Why cats are the way they are

I’ve blogged about dogs.  But I also like cats.  They are cool, graceful little killing machines.  I also like what cat-haters don’t:  their independence.  Did you know that cats, unlike nearly every other domesticated animal,  cannot be intentionally bred?   Did you know that cats are the most popular pet in the world, with three-times as many cats as dogs?

British zoologist John Bradshaw, the author of The Behaviour of the Domestic Cat,  has a new book out:   Cat Sense.  After the jump is  an excerpt from that book.  Read it all at the link, but I have quoted a passage that shows how cats sometimes do, in fact, show affection to their human owners.  Sort of.

From John Bradshaw,  Dogs we understand; cats are mysterious, even though they are the most popular pet – The Washington Post:

Cats are the world’s most popular pets, outnumbering dogs by as many as three to one. This popularity is undoubtedly helped by the fact that cats are simultaneously affectionate and self-reliant: They need virtually no training; they groom themselves; they can be left alone without pining for their owners, but most nonetheless greet us affectionately when we get home.

In a word, they are convenient.

Even so, cats remain aloof and inscrutable. Dogs tend to be open, honest and biddable. Cats, on the other hand, demand we accept them on their terms but never quite reveal what those terms might be. .  . .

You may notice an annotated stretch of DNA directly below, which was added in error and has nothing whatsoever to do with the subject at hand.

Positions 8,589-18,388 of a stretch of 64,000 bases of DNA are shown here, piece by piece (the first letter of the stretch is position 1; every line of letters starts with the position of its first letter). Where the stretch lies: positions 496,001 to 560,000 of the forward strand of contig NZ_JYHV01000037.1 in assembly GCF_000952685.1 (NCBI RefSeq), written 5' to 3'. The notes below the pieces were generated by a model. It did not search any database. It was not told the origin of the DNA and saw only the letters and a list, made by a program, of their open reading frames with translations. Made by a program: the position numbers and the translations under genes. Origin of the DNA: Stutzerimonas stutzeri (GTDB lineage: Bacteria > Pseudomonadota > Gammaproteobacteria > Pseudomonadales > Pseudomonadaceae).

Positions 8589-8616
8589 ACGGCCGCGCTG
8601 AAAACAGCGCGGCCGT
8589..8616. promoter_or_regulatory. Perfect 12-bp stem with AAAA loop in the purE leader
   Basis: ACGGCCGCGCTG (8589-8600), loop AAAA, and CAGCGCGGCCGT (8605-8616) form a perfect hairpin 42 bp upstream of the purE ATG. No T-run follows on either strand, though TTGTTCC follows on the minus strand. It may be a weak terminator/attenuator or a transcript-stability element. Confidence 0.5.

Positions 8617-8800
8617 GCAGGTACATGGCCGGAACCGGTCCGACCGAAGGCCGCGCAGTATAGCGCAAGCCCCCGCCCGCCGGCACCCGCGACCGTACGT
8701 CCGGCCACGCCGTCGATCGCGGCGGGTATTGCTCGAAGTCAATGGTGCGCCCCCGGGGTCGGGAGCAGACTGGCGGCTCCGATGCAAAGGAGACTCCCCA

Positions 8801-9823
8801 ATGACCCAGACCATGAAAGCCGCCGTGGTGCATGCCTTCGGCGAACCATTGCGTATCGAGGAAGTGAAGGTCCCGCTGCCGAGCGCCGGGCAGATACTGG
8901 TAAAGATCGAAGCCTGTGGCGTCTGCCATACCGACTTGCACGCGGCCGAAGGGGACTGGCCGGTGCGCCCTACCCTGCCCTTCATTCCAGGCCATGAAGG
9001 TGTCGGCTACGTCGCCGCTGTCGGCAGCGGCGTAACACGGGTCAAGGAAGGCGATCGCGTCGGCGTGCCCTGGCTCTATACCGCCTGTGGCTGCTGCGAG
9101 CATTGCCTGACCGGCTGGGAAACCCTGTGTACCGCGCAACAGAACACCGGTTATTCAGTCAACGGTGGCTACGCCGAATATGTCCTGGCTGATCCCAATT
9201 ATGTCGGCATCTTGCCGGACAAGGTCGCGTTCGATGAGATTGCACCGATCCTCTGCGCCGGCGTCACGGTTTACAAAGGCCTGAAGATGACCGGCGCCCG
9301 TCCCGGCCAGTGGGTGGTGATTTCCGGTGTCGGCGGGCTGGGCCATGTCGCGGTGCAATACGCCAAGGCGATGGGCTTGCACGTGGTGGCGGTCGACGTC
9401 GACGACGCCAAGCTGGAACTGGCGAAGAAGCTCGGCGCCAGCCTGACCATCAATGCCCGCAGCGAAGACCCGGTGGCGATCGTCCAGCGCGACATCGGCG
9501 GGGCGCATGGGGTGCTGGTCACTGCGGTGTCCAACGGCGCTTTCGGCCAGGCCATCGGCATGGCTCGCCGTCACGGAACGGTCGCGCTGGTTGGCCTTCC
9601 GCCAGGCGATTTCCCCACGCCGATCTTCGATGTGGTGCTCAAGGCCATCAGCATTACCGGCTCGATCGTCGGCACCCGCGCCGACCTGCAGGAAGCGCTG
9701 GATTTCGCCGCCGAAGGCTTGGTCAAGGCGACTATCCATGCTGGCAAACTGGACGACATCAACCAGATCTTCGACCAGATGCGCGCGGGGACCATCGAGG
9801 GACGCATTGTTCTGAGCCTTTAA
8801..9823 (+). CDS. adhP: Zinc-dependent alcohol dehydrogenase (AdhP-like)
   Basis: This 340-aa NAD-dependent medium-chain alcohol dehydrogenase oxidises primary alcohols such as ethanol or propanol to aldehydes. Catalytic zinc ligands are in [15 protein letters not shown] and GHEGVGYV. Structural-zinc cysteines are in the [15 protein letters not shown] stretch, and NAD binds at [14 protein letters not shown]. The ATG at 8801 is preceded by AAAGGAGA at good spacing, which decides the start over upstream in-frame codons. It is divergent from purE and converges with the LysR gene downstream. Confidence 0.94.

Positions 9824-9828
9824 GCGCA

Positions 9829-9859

In contrast to almost every other domestic animal, cats retain remarkable control over their own lives. Most go where they please and when they please and, crucially, choose their own mates. Unlike dogs, only a small minority of cats has ever been intentionally bred by people. No one has bred cats to guard houses, herd livestock or assist hunters.

Cats can be very affectionate, but they are choosy. This stems from their evolutionary past: Wildcats are largely solitary and regard most other cats as rivals. Domestic cats’ default position on other cats remains one of suspicion, even fear. . . .

Cats are not born attached to people. They are born with an inclination to trust people only during a brief period when they are tiny.

Studies of dogs in the 1950s established the notion of a “primary socialization period,” when puppies are especially sensitive to learning how to interact with people. For dogs, this is between 7 and 14 weeks of age. The concept also applies to cats, but it starts earlier. A kitten that is handled regularly between 4 and 8 weeks generally develops a powerful attraction to people. One that does not meet a human until 10 weeks or later is likely to fear people for the rest of its life.

Do cats exposed early enough to humans have an emotional attachment to their people, as dogs do? We know that they have the capacity to feel affection for other cats, and so it is probable that their attachment to their people is an emotional one.

Most owners would say that their cat displays contentment by purring. Purring clearly does occur when a cat is contented, but a purring cat also may just be hungry, or mildly anxious. Some continue to purr even when their body language indicates they are angry. Occasionally, cats have also been heard purring when they were in distress or even during the moments before death.